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A Hard Day's Knight 

As promised, Brian Helgeland's new movie rocks

Wednesday, May 9 2001
Let us first in olden verse this critic's cynical curse disperse:

The greet unwashede consummethe crappe, Fro Jerrye Springgere to ganggsta rappe; Bothe yonge and olde, 'tis sore pitee, Doth foule thir hertes with drede teevee, Thus slye produceres, with bisynesse cunning, Devysde a shew to pyne come running Consummeres of actione and classik rok, And, with markete researche to fil the flok, The knaves of Sonye shal growe fat off it, As A Knight's Tale cleares a tidee proffite!

There. Now was there anything else to dislike about this movie? Well, they could have cut about 20 minutes' worth of exploding lances (too much of a good thing, fellas), and the narrative parallels to the prettier and choppier Gladiator grow wearisome, plus that silly singer Robbie Williams certainly hasn't earned the honor of a backing track from Queen. Besides a romantic quibble we'll attend to later, that's about it.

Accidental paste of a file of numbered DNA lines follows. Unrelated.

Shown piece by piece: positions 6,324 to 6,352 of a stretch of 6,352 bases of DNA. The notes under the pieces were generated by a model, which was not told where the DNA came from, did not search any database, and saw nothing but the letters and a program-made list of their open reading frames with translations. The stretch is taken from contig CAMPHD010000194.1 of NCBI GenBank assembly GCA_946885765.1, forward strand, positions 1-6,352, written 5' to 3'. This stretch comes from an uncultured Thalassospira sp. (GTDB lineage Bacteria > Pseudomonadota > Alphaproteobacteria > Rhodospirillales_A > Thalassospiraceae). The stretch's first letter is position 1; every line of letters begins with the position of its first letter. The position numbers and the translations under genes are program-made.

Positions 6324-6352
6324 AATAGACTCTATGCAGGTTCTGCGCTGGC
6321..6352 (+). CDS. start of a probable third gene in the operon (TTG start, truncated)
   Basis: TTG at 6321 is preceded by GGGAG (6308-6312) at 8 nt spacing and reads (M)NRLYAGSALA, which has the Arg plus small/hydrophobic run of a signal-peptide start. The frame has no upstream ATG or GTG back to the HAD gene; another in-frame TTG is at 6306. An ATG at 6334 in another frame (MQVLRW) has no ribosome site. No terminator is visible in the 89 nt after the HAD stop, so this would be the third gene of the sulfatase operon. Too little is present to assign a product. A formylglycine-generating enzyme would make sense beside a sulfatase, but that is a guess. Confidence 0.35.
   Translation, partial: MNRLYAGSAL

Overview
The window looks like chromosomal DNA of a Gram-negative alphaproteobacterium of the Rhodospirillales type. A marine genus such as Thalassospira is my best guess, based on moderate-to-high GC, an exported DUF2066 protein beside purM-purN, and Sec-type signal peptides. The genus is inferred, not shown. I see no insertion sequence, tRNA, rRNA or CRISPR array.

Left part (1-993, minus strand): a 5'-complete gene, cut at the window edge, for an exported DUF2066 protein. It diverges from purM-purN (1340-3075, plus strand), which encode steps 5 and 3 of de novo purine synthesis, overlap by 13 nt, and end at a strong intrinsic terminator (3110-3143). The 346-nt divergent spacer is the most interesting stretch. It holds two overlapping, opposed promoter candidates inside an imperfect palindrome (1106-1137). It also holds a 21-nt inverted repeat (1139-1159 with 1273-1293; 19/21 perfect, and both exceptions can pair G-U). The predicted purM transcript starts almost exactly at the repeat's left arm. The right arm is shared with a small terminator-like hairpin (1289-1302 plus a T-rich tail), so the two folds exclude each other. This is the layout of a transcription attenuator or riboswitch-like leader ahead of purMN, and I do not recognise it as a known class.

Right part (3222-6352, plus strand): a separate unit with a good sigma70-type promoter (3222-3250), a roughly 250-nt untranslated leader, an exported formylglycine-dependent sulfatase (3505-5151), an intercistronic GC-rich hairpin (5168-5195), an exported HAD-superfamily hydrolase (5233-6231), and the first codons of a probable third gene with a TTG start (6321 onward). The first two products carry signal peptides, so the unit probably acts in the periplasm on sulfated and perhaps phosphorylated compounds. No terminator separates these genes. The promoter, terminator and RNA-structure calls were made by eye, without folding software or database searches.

Having thus criticized, it's a thrill to celebrate an American movie that's smart, wry, and awesome all at once. One doesn't always opine harmoniously with venerable critic Peter Travers, but his giddy appraisal employed in this movie's ad campaign is right on. Unabashedly formulaic though it is, this roguish adventure guarantees sylvan fun for everyone.